Super issues with multiple employersPUBLISHED : | UPDATED:
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Don’t lose track of your superannuation funds.
It started out as a nice round number when compulsory super was introduced in the early 1990s. If you earned more than $40,000 over six months (or $80,000 a year), your employer was not legally obliged to contribute compulsory super on the amount above this threshold. At the time compulsory super was 4 per cent of your salary.
The numbers are now $42,220 a quarter (or $168,880 a year) and a 9 per cent compulsory employer contribution. For the under 50s earning a high income from multiple employers, there is the prospect of penalty tax on their super contributions, especially as the annual contribution limit for under 50s was halved to $25,000 last year, says Meg Heffron of super adviser Heffron.
The superannuation guarantee contributions base concession has particular relevance since the mid-2007 switch to a super system based on contribution limits from a system based on maximum benefit entitlements – the reasonable benefit limits rules.
For anyone who earns a high income from a single employer, the $168,880 income cut-off means there is no risk of an excess contributions penalty.
This penalty is a major risk for younger super savers on higher incomes, a group that in previous years would have been making tax-concessional contributions with some enthusiasm, especially through do-it-yourself funds.
There are limits
Colonial First State’s Deborah Wixted says if there is no limit on employer contributions, once you earned more than $278,000 the 9 per cent compulsory obligation would mean you would exceed the $25,000 concessional contributions limit.
For under 50s on higher incomes, once the $25,000 contributions cap is exceeded, an excess contributions tax of 31.5 per cent is added to the 15 per cent tax that concessional super contributions attract.
Having a cut-off for compulsory super means there is no risk of penalty contributions tax. Under the contributions base rule, an employer is only obliged to pay 9 per cent super on whatever happens to be the contributions base: $42,220 a quarter or $168,880 a year in 2010-11.
For someone on a salary of $200,000, the maximum compulsory contribution is 9 per cent of $168,880, or $15,199. If the employer was paying 9 per cent on the $200,000, or $18,000, the balance of $2801 could be paid as additional salary.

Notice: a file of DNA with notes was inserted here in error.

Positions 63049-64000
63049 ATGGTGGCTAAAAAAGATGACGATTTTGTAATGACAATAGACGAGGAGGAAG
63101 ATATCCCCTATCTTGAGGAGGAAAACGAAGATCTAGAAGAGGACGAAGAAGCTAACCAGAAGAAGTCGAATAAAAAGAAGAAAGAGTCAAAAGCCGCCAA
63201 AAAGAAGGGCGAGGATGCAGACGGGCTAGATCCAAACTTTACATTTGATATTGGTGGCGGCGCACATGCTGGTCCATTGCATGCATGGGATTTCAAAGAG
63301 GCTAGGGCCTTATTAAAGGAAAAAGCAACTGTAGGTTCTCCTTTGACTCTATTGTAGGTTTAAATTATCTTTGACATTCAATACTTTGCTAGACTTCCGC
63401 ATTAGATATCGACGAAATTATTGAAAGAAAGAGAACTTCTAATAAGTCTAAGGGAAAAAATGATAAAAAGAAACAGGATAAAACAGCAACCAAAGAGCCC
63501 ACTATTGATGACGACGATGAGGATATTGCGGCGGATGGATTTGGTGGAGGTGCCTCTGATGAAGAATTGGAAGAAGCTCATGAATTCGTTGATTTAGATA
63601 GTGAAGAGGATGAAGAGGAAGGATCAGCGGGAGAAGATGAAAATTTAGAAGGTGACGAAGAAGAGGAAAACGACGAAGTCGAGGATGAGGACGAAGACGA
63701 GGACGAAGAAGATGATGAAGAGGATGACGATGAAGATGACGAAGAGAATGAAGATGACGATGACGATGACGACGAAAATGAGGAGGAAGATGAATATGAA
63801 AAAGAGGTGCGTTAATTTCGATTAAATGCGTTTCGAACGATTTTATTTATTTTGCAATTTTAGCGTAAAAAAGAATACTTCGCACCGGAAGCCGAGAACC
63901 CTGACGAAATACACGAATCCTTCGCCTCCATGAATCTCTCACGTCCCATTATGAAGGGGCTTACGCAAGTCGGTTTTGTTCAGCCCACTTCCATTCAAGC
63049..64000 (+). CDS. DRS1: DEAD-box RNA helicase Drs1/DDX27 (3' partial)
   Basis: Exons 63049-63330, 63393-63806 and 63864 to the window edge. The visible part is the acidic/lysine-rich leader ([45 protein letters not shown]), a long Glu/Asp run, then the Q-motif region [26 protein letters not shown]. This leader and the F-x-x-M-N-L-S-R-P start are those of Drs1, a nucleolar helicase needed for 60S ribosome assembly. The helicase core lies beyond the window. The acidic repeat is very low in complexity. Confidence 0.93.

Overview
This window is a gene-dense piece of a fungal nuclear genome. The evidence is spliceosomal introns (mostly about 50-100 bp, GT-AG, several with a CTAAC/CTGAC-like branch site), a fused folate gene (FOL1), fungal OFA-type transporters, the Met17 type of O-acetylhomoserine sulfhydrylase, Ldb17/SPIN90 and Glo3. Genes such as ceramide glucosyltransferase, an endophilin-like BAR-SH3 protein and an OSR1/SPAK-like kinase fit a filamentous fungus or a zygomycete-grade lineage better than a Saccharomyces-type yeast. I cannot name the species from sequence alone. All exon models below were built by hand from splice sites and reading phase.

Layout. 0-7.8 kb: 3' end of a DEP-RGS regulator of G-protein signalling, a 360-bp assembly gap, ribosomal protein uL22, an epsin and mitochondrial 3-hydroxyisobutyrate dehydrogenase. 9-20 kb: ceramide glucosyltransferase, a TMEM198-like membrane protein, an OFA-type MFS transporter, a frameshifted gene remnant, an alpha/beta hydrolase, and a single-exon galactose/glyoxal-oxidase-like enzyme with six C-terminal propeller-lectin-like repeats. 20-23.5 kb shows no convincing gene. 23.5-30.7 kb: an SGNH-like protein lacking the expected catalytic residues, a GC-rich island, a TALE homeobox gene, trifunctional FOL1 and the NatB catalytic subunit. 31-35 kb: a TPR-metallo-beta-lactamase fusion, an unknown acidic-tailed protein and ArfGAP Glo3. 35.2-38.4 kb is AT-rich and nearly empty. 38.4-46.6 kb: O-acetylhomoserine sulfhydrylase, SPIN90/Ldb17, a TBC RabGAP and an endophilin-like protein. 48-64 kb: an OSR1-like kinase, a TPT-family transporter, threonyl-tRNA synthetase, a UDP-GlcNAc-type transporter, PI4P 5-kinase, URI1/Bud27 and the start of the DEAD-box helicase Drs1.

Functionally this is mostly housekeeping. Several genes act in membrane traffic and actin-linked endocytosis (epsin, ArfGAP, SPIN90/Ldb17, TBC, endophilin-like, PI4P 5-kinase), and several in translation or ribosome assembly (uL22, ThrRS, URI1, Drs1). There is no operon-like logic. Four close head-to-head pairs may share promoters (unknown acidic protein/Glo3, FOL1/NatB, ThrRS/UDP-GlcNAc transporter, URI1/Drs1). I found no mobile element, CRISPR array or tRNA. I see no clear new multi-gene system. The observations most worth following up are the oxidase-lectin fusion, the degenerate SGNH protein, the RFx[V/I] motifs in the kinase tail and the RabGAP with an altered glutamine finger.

This particular treatment of compulsory contributions is not available to those who earn their income from multiple employers.
Too many payments
A reader highlights a predicament for those in this situation. He is 42 and has multiple unrelated employers. When each pays him the 9 per cent compulsory amount on his income he breaches the $25,000 concessional contribution limit.
Could he insist that one or more employers pay him increased salary rather than super, he asks, thereby reducing his total concessional contributions to the $25,000 statutory limit?
Unfortunately this option is not available to him, says Wixted. Where you have multiple employers who pay you less than $42,220 a quarter, each has a legal obligation to pay super contributions of at least 9 per cent of your ordinary time earnings.
Ordinary means employment earnings from your ordinary hours at work and includes over-award payments, shift loadings, bonuses, commissions and paid leave but not overtime.
Wixted says if the only super contributions he receives are super guarantee amounts, then he has limited room to move.
One possible solution is to explore ways to take some remuneration as non-salary amounts.
Examples of this might include taking fringe benefits instead of salary or, if the employer is related to or controlled by the reader – for example, he is an employee of his own company or family trust – an option is to take dividends or trust distributions instead of salary. Neither of these non-salary amounts is subject to the super guarantee, although they would be taxable income at his personal tax rate.
For instance, if he earns $100,000 salary from each of four separate employers, each of whom is required to contribute 9 per cent or $9000 with a total contribution of $36,000, he would exceed the contributions limit by $11,000, on which he would pay 46.5 per cent tax or $5115.
If he could convert $120,000 of this income into non-compulsory super remuneration it may offer some extra flexibility.
As far as a possible entitlement to an arrangement similar to the compulsory super contributions base being available to those with a single employer, Wixted says the Australian Taxation Office responded to questions about the possibility of multiple employer amounts being treated in the same way by stating there is nothing in the super contributions regime that envisages relief to people in this situation. While both the ATO and Treasury regulators are aware of the multiple employer anomaly, there is no indication this will change in the near future.
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John Wasiliev Smart Investor